Senate Minority Leader Mitch McConnell, R-Ky., confirmed on Tuesday that he would run for another term as head of the Senate Republican Conference, The Hill reported.
The decision comes amid a series of attacks by former President Donald Trump over McConnell's loyalty after blaming him for inciting the Jan. 6, 2021, U.S. Capitol riot and support for the $1 trillion Bipartisan Infrastructure Framework (BIF) legislation.
''I'm going to be running again for leader later this year,'' McConnell, who has served in the position since 2007, told reporters.
McConnell, who will be 80 on Feb. 20, announced the decision after Senate Minority Whip John Thune, R-S.D., verified over the weekend that he would also seek a fourth Senate term.
Thune, 61, is also eligible to continue serving as conference whip for two more years before term limits require him to step aside. McConnell's leadership position does not have the same limits, however.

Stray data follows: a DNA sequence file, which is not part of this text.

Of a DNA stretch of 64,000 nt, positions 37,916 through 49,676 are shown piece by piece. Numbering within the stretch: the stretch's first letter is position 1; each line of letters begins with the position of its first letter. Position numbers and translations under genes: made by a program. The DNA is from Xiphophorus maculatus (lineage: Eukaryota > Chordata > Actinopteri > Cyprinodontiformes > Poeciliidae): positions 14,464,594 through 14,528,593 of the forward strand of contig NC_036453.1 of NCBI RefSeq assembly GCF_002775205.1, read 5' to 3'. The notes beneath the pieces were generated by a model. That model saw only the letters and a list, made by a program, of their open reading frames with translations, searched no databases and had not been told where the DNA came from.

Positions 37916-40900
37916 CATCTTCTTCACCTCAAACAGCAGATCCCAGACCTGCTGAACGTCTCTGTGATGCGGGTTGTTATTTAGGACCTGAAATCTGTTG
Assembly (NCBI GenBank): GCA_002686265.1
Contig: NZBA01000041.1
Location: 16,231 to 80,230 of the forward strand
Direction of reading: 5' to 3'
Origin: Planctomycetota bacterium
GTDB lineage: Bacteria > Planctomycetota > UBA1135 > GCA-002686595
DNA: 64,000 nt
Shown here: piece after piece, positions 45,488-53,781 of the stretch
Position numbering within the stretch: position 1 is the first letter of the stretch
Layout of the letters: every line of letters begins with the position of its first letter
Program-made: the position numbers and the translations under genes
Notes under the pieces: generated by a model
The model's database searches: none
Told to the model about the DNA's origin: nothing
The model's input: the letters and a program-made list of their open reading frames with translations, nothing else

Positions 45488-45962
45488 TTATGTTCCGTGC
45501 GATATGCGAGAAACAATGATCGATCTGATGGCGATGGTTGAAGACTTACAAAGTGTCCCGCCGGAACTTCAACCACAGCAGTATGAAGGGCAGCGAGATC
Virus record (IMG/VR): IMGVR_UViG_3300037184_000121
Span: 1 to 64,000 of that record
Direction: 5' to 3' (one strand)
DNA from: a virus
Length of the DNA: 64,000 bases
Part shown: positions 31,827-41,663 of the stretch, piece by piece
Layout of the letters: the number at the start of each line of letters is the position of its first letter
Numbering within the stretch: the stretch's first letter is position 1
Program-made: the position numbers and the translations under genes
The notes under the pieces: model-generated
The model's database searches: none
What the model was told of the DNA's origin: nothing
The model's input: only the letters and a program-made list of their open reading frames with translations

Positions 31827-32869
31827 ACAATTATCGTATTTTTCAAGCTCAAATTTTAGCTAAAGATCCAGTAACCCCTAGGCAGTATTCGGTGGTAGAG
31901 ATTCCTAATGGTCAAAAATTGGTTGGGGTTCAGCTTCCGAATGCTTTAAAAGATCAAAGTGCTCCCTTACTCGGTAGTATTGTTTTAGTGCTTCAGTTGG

According to The Hill, some Republicans have raised questions about whether McConnell can effectively serve as a leader while his relationship with the former president remains strained.
Last month, Sen. Lindsey Graham, R-S.C., said that a Republican leader in Congress needs to have ''a working relationship with Donald Trump'' or ''you cannot be effective.''
Despite Graham's comments, Republican senators say they do not believe anyone plans to challenge McConnell for the leadership position.
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